The operator of the Mondrian Soho has filed a lawsuit to keep the trendy hotel in its portfolio following the hotel’s foreclosure and subsequent sale. [more]
Posts Tagged ‘sapir organization’
Tamir Sapir, a Soviet émigré who made his fortune bartering fertilizer and oil in the 1980s and invested in New York City commercial real estate during the recession of the early 1990s – founder of the Sapir Organization – died Friday.
A funeral service for Sapir, who had been in ill health for several years, was held Sunday at Riverside Memorial Chapel. His son Alex Sapir, appointed president and chairman of the family firm in 2006, has long been its public face. [more]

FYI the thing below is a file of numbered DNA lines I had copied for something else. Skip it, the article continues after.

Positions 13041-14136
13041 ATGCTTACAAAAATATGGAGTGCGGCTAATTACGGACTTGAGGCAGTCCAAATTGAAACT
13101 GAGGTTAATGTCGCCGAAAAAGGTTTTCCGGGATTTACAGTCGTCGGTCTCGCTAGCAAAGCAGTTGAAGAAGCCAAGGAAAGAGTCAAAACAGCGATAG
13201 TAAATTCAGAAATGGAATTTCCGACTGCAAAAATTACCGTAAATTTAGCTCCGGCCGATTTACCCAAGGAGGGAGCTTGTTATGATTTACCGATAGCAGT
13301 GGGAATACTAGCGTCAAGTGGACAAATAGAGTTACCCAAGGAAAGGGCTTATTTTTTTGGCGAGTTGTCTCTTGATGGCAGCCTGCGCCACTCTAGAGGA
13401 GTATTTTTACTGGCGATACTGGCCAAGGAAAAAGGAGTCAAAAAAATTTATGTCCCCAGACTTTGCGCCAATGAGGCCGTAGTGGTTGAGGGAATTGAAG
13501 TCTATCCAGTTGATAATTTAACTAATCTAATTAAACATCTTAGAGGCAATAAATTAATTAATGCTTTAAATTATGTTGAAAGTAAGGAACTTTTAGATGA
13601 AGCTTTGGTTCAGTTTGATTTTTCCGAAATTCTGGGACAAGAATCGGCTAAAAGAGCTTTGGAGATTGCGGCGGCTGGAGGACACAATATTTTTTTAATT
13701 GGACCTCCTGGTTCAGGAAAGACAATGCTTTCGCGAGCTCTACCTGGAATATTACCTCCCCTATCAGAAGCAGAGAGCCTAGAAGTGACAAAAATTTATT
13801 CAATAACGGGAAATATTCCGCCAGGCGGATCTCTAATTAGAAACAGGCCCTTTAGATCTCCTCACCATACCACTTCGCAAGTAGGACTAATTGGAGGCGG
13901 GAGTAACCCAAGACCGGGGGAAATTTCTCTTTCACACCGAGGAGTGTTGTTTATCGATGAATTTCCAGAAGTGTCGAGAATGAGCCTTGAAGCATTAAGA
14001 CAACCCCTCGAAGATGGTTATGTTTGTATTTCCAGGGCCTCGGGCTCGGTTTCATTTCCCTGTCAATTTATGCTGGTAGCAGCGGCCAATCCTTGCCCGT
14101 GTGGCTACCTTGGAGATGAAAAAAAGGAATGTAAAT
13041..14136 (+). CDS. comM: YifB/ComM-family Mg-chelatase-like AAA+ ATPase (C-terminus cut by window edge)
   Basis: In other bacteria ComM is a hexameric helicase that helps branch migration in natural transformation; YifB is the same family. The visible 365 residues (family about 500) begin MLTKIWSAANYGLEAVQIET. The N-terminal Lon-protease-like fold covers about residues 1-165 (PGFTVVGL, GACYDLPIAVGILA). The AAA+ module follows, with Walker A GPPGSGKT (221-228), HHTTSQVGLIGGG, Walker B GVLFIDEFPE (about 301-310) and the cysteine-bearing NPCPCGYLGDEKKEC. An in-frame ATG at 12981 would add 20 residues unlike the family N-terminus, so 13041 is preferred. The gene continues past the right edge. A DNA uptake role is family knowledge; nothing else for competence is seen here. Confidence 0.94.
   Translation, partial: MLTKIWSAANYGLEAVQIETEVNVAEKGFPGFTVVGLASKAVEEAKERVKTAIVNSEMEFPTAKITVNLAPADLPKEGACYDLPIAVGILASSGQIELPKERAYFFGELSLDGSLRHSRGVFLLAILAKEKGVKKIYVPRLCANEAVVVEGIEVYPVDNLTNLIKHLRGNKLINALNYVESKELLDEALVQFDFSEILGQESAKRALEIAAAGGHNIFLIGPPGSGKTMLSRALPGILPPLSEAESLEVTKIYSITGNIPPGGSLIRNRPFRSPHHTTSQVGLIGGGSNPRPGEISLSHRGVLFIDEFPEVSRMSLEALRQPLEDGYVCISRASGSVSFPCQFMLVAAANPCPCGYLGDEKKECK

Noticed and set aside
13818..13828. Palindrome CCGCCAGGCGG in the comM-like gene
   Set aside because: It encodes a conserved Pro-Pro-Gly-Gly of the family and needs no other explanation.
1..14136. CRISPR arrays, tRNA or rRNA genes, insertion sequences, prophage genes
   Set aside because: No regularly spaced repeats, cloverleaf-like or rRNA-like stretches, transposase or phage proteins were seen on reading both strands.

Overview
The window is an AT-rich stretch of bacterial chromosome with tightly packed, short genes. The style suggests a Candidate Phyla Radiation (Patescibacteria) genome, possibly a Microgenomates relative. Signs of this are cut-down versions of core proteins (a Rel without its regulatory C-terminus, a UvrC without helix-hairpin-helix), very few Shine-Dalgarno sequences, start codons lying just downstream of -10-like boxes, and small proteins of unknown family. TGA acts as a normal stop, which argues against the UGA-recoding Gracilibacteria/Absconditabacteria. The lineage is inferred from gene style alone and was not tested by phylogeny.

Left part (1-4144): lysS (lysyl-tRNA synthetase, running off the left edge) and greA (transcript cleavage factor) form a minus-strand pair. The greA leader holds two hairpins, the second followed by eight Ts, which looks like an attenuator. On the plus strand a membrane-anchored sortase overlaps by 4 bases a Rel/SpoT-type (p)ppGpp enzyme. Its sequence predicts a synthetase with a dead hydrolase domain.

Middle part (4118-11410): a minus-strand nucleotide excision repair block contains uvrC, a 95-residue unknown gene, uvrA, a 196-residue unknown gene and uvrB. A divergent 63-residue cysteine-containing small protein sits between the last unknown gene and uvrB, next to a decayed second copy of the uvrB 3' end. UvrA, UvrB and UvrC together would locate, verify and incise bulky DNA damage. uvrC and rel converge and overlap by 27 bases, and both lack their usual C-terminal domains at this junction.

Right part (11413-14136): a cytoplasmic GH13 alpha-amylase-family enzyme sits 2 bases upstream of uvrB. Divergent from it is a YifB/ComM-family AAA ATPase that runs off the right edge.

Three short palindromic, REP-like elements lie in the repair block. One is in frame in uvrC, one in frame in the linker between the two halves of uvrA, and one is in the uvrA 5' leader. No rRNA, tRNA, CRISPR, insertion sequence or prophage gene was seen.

The Sapir Organization’s Rotem Rosen and Alex Sapir, in partnership with Buddha Bar founder and owner Gerard Guez, purchased the Mondrian Soho hotel for $205 million. [more]
Yelp, the online review website used by millions of New Yorkers and tourists to navigate the Big Apple, is finalizing a 140,000-square-foot office in the city, The Real Deal has learned. The company is in advanced discussions with the Sapir Organization and CIM Group to take the entire 14th and 16th floors of the 30-story tower at 11 Madison Avenue, located between 24th and 25th streets. [more]
Credit Suisse has renewed its mammoth lease at the Sapir Organization’s 11 Madison Avenue. The bank will, however, downsize from its current 1.96 million square feet to about 1.2 million square feet, paving the way for Sony to take about 520,000 square feet on the upper floors of the building.